Let’s see . . . we went out for ice cream yesterday. Instead of paying for overpriced ice cream in a cone, a bunch of us got two cheap containers of ice cream. While the ice cream wasn’t as good as it would have been from one of the artisan places, it was cheaper, and it was a nice group-excursion thing. You definitely feel closer to people when sharing communal ice cream than when each person has her own cone.

I’ve done a lot of walking of late. But I got plenty of sleep last night, and didn’t wake up with sore feet or feeling tense all over (my analysis: only-barely enough sleep coupled with computer worry and lots of walking/soccer). So that’s a good thing.

I should get around to doing homework at some point today. Also to downloading TeX or OpenOffice so that I can write papers when it’s next required of me.

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7 Comments

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7 responses to “A check-in

  1. It really does suck about your computer, and I can’t think about any free legal music sources off the top of my head…
    Oh! Yes! I love the ultra-pasteurized milk. The stuff you can keep on a shelf in your dorm room until it’s opened. You get used to the taste. Or at least I did. It’s better cold? But anyway, it was just the coolest thing.
    I’m pretty sure that writing papers in TeX would drive me crazy, but I’m also going to try doing some of my homeworks in TeX, some of which involve lots of writing, so I suppose I can’t really be too weird about it…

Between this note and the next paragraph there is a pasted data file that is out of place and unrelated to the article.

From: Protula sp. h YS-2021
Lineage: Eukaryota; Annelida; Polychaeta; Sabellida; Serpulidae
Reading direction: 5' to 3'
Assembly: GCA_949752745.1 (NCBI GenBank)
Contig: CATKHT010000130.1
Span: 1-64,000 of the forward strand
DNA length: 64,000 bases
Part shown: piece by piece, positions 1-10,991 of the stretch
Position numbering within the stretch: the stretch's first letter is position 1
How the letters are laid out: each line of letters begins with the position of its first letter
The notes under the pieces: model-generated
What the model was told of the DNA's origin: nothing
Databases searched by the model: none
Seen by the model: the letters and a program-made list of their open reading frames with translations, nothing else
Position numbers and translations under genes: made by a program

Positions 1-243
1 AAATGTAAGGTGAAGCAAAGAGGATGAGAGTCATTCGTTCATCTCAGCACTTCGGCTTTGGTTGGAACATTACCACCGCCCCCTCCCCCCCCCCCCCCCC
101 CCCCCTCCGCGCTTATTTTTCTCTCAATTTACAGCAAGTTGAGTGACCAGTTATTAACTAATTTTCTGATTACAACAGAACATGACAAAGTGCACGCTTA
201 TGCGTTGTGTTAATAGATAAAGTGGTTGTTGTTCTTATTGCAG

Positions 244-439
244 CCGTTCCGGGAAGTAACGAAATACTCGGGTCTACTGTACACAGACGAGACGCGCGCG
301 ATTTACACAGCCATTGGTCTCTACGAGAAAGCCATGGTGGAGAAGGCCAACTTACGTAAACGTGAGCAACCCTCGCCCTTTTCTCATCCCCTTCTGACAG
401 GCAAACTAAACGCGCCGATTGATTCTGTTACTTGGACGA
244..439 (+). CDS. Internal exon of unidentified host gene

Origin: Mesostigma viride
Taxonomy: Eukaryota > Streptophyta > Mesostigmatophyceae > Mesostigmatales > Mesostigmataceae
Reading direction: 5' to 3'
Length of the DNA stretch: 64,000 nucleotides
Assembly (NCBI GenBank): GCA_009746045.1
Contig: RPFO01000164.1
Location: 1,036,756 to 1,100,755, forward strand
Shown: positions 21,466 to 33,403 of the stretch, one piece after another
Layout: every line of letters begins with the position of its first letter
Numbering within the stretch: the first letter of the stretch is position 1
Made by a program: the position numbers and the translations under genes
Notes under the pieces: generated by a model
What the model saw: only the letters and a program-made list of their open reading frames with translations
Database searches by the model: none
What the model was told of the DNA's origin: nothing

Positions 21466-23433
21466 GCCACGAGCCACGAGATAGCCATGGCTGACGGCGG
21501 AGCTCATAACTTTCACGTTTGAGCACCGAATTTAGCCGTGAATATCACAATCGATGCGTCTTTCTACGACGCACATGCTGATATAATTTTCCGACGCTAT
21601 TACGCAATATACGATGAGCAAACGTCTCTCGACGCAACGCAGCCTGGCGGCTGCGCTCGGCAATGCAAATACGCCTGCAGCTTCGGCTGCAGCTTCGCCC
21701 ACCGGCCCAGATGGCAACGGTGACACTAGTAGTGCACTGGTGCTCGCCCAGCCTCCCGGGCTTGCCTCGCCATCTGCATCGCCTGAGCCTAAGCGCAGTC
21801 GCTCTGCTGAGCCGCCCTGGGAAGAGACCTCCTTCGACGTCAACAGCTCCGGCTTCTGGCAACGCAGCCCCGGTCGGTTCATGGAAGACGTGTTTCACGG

• As far as the milk goes, it’s not that I hate the taste (heck, I loved it when I was a kid and had it every day in my lunch until I got sick of it), it’s just not what I expect from milk. So while it’s an okay beverage, I don’t really feel that it’s a substitute for all the places that I would use milk at home.
      And re: writing papers in TeX, C has sent me one of hers to use as a template if it comes to that.

  2. You have a google account— just use Google Docs in the meantime.
    there are ways to spoof ips such that things THINK you’re in the US— or not. Is this something you’re morally okay with? If so, I’ll attempt to find it… I tend to not *have* morals when it comes to the internet, (not really true, but we’ll pretend), so I’m not sure where the lines other people might have are….

    • Depending on how desperate for music I get (it’s funny; when I have it I generally forget that it’s there and don’t listen to it, but I’m crazy missing it now), I may decide that the fact that I’m usually in the US would justify pretending to be.
      I’m going to the library this morning, though. They might have music.

  3. Anonymous

    I feel like there are a bunch of radio stations that put their shows online–maybe there’s one with music that does that?
    Perhaps the solution to the sweets issue is to locate some that you DO like now and then and use them for explanation purposes.
    Glad you’re getting enough sleep. Sleep is a good thing.
    If you need/want any of the tex files from IDLA as samples/references, I think I still have a bunch of them. Ooo–not that this will be remotely useful, I’m sure, but I discovered the other day that mathbb (which gives letters that double line thing, for R^n, for example), turns the number 3 into crazy cross-hatching. I was rather puzzled when, instead of R^3, I ended up with R^[insertcrazycrosshatchinghere]. For that matter, it probably turns other numbers into cross-hatching too–I haven’t tried yet.

    • Anonymous

      Oops…
      And that was me (erm… Emily) by the way. I forgot that an anonymous post is, well, anonymous. I may have done that once before too.

      • Re: Oops…
        The radio stations is a good idea. Of course, it depends on whether or not they believe I’m in the US . . .
        When you started talking about IDLA, I figured out who you were. And I guess that that was probably you who couldn’t find your Italian class, then?